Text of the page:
The N6-methyladenosine (m6A) modification plays a role in cancer-related biological processes, including proliferation, invasion and metastasis [6, 7]. The regulation of this m6A involves readers such as IGF2BP3 and YTHDF2, writers such as METTL3 and METTL14 and erasers such as ALKBH5 and FTO . There are a few reports concerning m6A writers [9, 10] and readers [11, 12] in NB, whereas the role of m6A erasers in NB remains to be elucidated. We briefly investigated the m6A erasers ALKBH5 and FTO in a dataset including survival data and found that ALKBH5 might play a more prominent role in tumor suppression. Therefore, our study aimed to interpret the biological role of ALKBH5 in NB.
Our preliminary gene set enrichment analysis (GSEA) of the ALKBH5-low and ALKBH5-high groups in the dataset suggested that glucometabolic processes might play an essential role. Cancer development is characterized by aberrant glucometabolic processes, as aerobic glycolysis (the Warburg effect) has been intensively studied over past decades [13, 14]. Nevertheless, there are no available reports concerning ALKBH5 and carbohydrate metabolism in NB.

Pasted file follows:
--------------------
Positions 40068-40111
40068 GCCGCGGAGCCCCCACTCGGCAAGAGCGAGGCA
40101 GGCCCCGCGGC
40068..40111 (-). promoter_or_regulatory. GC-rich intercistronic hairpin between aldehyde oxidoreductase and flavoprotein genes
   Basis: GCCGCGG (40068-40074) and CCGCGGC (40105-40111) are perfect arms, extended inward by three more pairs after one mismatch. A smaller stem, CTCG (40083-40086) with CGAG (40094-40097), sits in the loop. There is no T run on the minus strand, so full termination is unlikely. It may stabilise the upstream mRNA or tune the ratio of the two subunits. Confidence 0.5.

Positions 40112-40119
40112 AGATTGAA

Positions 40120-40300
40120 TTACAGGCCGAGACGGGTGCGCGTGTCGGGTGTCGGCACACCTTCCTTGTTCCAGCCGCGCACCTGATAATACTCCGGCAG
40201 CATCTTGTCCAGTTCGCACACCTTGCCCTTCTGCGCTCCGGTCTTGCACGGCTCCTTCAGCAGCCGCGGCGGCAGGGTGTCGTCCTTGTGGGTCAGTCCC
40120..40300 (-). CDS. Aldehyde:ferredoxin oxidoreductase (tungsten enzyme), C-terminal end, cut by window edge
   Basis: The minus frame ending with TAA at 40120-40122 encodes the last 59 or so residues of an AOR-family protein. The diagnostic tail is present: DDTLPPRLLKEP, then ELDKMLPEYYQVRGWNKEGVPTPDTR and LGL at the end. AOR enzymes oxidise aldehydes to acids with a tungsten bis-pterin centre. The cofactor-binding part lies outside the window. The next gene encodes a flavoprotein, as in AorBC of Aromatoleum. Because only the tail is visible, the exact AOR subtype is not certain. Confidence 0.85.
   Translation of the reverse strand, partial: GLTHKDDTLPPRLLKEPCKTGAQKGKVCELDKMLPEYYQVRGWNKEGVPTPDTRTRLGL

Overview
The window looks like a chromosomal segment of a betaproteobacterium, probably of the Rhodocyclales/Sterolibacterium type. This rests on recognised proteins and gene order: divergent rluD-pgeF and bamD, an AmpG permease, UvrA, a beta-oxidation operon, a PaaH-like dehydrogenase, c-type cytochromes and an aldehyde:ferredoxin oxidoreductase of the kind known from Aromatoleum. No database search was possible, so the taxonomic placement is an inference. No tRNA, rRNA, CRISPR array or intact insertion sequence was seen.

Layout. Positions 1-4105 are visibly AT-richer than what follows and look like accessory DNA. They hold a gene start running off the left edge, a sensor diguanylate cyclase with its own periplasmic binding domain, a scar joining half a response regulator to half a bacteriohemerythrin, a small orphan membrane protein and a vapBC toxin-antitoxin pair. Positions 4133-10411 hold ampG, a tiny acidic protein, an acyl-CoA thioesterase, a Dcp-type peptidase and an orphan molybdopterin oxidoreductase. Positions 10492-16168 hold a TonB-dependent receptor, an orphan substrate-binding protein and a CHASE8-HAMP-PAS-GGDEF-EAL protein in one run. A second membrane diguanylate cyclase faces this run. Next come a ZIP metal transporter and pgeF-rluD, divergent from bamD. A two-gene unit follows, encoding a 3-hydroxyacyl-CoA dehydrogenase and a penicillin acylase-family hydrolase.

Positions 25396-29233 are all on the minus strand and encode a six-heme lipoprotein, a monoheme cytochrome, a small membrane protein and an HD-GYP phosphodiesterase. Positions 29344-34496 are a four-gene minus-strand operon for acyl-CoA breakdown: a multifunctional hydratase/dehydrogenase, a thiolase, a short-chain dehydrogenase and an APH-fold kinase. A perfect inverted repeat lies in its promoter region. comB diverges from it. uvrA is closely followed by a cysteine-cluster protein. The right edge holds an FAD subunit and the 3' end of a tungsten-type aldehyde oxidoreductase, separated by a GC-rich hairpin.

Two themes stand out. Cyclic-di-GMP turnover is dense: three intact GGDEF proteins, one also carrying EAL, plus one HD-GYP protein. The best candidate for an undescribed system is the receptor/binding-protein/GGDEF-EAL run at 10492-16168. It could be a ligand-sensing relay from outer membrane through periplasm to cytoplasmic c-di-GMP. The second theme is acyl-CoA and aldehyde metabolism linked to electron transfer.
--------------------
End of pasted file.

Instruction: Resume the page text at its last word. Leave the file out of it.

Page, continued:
Therefore, we performed integrative bioinformatic analyses in the present study to identify ALKBH5 and correlate its biological mechanism with carbohydrate metabolism. Based on a combination of univariate Cox regression and least absolute shrinkage and selection operator (LASSO) regression, a prognostic model including 5 glucometabolic genes (AHCY, GALNT3, AKR1C2, NCAN and FBP2) was established and proven to be effective in predicting NB patient prognosis in different cohorts. A brief experimental validation was also performed in NB tissue samples from our own center and MYCN-amplified BE(2)-C cells. Additional biological and clinical values of the glucometabolic gene signature were investigated, and potential drug targets were predicted and tested in genomics of drug sensitivity in cancer (GDSC). By elucidating the intricate relationships among ALKBH5 and these 5 predictive factors, our study provides a new combination of biomarkers for the prognostic management of NB patients and the PI3K-β inhibitor TGX221 might be possibly effective in suppressing NB by finetuning the aberrant glucose metabolic processes.
The retrospective study was approved by the Institutional Review Board (IRB) of Shanghai Children's Hospital (SCH), Shanghai Jiao Tong University, in accordance with the principles of Declaration of Helsinki. Written informed consent to participate in this study was provided by the participants' legal guardian or next of kin. Patient's identities and privacy were protected and invisible in the study.